Friday, January 25, 2013

No More Music in Mali?


Even in a world of musical wonders, Mali is a special place-
home to traditions as old as time and some of the world's
most amazing artists. I'm thinking of people like
Ali Farka
Toumani Diabaté and Rokia Traore who weave the
past and the present together into trans-cultural music so
eautiful it can even prop up my flagging faith in humanity.

In Mali, music is part of the fabric of life and to think of
uch a place gone silent staggers the imagination. Like a sky
without birds, like a night with no stars, it's not simply sad,
it's horrific and yet there are people allegedly on a mission
from god to destroy this profound and simple joy...

Mali: no rhythm or reason as militants
declare war on music

The pickup halted in Kidal, the far-flung Malian desert town
that is home to members of the Grammy award-winning
band Tinariwen. Seven AK47-toting militiamen got out and
marched to the family home of a local musician. He wasn't
home, but the message delivered to his sister was chilling:
"If you speak to him, tell him that if he ever shows his face
in this town again, we'll cut off all the fingers he uses to play
his guitar with."

The gang then removed guitars, amplifiers, speakers,
microphones and a drum kit from the house, doused them
with petrol, and set them ablaze. In northern Mali, religious
war has been declared on music.

read the rest at...

"There's a lack of joy. No one is dancing.
There are no parties. Everybody's under
this kind of spell. It's strange.

          a Touareg musician from Kidal

Although it's only recently (thanks to the Al Qaeda brand)
that the situation in Mali has turned up in North American
media, this has been building up for several years.
One of the casualties of this war on life is the Festival
in the Desert. Begun in 2001, this festival has been held
"in exile" near Timbuktu for the last two years and now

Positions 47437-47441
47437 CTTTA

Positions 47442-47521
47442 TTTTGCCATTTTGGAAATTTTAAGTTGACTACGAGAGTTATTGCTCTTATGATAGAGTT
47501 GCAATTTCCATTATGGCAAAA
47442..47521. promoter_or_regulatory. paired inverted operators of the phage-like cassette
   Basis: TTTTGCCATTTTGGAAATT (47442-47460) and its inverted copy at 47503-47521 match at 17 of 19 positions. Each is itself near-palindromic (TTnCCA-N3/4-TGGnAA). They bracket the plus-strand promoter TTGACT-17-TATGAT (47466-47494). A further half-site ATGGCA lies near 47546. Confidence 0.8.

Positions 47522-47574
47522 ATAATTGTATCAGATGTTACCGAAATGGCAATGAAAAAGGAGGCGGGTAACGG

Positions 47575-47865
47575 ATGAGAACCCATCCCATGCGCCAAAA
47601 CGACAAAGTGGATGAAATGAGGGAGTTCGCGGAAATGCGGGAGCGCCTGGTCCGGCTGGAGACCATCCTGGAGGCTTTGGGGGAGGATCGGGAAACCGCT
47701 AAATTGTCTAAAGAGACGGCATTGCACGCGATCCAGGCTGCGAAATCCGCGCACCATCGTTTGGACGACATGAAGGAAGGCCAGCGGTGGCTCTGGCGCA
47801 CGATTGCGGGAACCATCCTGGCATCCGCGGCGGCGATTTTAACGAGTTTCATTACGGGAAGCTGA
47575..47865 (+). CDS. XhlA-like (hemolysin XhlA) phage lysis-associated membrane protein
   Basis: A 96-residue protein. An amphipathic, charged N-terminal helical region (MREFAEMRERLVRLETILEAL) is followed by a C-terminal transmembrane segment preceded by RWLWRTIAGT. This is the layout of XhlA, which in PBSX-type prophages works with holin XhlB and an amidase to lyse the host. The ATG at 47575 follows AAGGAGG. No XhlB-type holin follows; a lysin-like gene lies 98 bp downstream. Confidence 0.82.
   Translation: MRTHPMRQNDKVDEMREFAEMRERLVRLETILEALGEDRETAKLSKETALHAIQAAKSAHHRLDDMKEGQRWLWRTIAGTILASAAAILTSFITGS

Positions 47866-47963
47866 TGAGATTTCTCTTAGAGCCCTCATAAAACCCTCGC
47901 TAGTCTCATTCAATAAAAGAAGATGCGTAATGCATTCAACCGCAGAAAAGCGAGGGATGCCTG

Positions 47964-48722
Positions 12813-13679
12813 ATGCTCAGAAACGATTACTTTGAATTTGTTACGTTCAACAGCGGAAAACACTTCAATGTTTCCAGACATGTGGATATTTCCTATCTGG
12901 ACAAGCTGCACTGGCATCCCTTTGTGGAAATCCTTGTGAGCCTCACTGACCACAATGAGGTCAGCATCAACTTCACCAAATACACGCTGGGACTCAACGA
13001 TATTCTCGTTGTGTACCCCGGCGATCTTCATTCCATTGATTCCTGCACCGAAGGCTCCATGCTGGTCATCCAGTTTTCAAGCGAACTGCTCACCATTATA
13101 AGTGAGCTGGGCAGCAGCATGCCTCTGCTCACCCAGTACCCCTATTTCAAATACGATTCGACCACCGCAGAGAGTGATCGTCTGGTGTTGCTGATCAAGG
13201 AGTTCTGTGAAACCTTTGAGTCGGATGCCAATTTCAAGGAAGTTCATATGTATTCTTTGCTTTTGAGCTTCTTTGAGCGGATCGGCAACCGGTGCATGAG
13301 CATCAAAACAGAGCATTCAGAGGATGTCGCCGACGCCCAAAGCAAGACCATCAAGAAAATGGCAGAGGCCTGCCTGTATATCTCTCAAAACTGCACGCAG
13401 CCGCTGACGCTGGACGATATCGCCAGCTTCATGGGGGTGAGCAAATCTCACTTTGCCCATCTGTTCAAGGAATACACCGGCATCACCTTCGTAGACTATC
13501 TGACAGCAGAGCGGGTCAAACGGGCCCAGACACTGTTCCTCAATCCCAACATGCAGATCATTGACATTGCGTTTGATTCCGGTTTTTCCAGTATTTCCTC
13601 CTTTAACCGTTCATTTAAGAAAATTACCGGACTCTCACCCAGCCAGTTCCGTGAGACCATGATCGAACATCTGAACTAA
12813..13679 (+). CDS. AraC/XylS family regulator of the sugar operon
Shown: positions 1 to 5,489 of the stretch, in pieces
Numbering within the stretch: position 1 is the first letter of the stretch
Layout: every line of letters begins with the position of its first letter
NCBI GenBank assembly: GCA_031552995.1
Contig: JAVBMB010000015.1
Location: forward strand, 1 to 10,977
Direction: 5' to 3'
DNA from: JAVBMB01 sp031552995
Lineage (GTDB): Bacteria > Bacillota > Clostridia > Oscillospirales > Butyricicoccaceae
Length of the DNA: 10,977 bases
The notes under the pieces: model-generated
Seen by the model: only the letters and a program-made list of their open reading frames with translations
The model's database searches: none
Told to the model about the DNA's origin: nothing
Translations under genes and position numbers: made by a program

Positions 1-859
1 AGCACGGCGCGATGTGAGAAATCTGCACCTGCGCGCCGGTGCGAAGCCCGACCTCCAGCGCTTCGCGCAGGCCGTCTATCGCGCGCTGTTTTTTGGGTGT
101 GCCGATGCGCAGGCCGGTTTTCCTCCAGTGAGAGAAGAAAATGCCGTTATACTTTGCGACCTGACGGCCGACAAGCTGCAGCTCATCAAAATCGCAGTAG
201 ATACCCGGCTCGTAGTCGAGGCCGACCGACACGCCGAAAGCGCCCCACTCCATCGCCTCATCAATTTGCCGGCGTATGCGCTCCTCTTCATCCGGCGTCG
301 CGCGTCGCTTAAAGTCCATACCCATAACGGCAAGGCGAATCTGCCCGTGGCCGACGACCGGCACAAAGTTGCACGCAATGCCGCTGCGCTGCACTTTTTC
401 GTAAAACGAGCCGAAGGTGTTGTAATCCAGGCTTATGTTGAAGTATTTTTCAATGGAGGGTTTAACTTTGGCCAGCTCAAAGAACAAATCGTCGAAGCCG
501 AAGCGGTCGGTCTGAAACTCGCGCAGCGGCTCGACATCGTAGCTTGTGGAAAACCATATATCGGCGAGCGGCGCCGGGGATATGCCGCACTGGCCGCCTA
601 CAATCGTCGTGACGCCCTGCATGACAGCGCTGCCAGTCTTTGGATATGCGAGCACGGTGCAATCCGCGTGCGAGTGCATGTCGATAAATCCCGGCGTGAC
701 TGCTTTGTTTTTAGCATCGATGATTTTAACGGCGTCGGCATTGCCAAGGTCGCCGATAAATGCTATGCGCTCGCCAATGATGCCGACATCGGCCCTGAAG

has been postponed indefinitely.

Festival au Désert on Facebook


The town of Niafunké just south west of Timbuktu, where
Ali Farka Touré was mayor for many years, is now under
Islamist control. In the south, in Bamako, the combination
of fear and economic pressures means venues are closing
and the silence is growing.


"I'm a Muslim, but Sharia isn't my thing...
if I couldn't go up on stage anymore,
I would cease to exist. And without music,
Mali will cease to exist."

          Rokia Traore

In the midst of such sad and frightening news,
I was heartened to learn that a music festival
was doing something positive!

Glastonbury 2013 lineup: first act announced

The first act to be announced for this summer's Glastonbury
is the Malian singer Rokia Traoré and bands from the
embattled country will open the Pyramid stage each day,
organisers have said. In an intended act of solidarity with
musicians in Mali, where Islamists in the north have banned music

other parts of the festival site, including a revamped dance area,
will also feature a heavy west African presence.

By way of full disclosure. perhaps I should say that in a past life,
I worked to present Ali Farke Toure,
Toumani Diabaté and
Rokia Traore at a festival in Vancouver. Their performances
were quite literally stunning and remain among my most
cherished musical memories.

It's now, as we shiver through the dark days of winter
that festivals across Canada are making their plans
for the summer.

Will Mali be part of those plans?

Will the silence continue to grow?



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